First things first, I have to thank Alessandro Siani’s surprisingly successful 2013 comedy Il Principe Abusivo for teaching me a new Italian word. While I’ve avoided watching it and let it languish on my shelf since I bought it at the Venice Film Festival in August I’ve been assuming that “abusivo” meant “abusive” and that the movie was about an “abusive prince”, probably a stupid comedy akin to “I Soliti Idioti”, another surprisingly successful film that is overwhelmingly offensive film and is full of obnoxious and unlikable characters.
Students of language will understand what I mean by “false cognate”, and the word “abusivo” is one of those words that sounds like an English word but means something totally different. This prince is not “abusive”, he’s “unauthorized”, and though this doesn’t really help me understand the title any better, I am happy for the vocabulary lesson.
Anyway, the film’s success was a puzzle; the critics hated it, the public seemed to hate it too, and yet it was one of the top grossing films in Italy in 2013, earning 15 million euro, putting it in 8th place in the 2012-13 movie season and I realized that I was going to have to watch the stupid thing. Funny thing; I ended up enjoying it.
In Il Principe Abusivo, Letizia (played by Sarah Felberbaum ) is the beautiful princess of an imaginary kingdom similar to Monaco. Her mother and grandmother were fashion icons and media darlings, but she’s become a cloistered sovereign, cut off from her subjects and in need of some good press. The Chamberlain. played by Christian De Sica, has a plan; find an ordinary guy, get the tabloids to catch her falling in love with him, and then accuse him of cheating on her and leave him at the altar.
The most ordinary guy they can find is Antonio, played by Alessandro Siani, an out of work loser from Naples, and they cook up a “chance meeting” with photographers everywhere. Antonio doesn’t question the fact that this strikingly beautiful monarch has taken a shine to him and wants to marry him, he just kind of goes with it, ships his cousins up from the south, and makes himself at home in the castle. But when he overhears the princess talking about the plan, he’s heartbroken for some odd reason, and decides he wants to win the princess in earnest.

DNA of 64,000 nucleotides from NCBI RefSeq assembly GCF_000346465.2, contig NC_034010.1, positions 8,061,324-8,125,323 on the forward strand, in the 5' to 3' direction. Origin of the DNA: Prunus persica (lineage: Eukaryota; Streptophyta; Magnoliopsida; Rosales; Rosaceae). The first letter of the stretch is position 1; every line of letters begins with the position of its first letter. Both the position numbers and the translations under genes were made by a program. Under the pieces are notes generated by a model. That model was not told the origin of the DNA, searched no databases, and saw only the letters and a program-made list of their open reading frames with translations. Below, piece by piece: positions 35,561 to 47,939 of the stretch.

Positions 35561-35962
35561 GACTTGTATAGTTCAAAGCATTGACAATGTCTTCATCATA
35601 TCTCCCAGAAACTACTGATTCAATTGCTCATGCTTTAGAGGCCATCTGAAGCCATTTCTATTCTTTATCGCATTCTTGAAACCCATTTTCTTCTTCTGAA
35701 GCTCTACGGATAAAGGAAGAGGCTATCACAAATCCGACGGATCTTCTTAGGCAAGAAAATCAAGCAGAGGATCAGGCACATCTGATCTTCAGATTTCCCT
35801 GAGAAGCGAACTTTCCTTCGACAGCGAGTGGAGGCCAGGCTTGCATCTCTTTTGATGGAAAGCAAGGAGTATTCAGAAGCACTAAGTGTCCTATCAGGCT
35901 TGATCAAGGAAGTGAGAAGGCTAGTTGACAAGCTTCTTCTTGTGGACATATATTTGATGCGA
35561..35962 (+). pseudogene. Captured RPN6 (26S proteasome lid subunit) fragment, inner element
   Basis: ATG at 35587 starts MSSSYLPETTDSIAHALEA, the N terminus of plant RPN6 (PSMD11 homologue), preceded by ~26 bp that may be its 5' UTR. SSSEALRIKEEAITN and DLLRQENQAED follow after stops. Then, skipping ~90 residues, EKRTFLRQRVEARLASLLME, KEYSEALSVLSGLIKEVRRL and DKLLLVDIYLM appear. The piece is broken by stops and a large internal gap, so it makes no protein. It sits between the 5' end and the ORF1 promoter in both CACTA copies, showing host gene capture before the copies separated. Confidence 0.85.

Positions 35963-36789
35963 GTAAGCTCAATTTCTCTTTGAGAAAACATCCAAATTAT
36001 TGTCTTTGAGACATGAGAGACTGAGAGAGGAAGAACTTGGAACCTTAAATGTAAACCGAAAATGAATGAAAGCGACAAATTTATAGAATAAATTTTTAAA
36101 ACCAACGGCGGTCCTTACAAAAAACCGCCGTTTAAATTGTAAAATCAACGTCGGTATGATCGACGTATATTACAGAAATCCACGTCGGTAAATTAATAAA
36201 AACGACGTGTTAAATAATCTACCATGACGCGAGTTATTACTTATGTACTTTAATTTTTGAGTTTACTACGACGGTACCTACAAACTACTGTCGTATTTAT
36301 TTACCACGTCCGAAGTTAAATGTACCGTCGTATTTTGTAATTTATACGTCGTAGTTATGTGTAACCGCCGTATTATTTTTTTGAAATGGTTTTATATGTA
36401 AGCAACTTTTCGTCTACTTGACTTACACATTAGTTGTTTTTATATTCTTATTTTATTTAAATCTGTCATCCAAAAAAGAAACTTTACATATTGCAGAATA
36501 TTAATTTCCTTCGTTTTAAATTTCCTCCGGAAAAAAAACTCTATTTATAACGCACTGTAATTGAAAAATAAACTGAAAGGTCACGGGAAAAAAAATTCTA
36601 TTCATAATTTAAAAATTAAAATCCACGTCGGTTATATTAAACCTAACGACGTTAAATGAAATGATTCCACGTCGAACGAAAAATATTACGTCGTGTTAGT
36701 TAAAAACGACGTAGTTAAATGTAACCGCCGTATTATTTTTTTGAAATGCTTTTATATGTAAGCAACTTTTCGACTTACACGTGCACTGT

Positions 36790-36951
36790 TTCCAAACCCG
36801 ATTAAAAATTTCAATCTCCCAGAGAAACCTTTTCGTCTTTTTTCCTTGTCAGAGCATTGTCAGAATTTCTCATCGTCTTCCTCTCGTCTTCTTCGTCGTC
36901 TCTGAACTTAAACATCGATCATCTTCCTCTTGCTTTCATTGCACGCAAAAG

Stupid, right? Yeah, but not entirely. Il Principe Abusivo is clichéd, broad, and predictable, but it’s also a bit fanciful and allegorical.
Here’s the good in it:
a) The characters are likable. The princess, the chamberlain, the unemployed loser and even the stereotypical cousins from Naples seem like nice people. They are silly but not distasteful and they hang their laundry on the palace grounds but they don’t burn it down, have wild parties in it, or anything like that.
b) It’s a fairy tale, and I get that. This movie isn’t trying to be anything that it is not, and from the opening scenes when Disneyesque bluebirds fly through the castle windows, we know we are on board for fantasy, not reality.
c) The love story is actually kind of sweet. I don’t want to like the “scrocco” Antonio, the “sponger” with no ambition or decorum, but I did. He reminds me of the characters that Checco Zalone plays, dumb but lovable. And the princess isn’t a snooty or spoiled witch, she’s a rather nice person who took some bad advice.
Maybe “I’ve seen worse” is not the glowing review that Alessandro Siani would hope for, but it’s the truth. There’s a reason that it’s number 8 at the box office. It’s not horrible.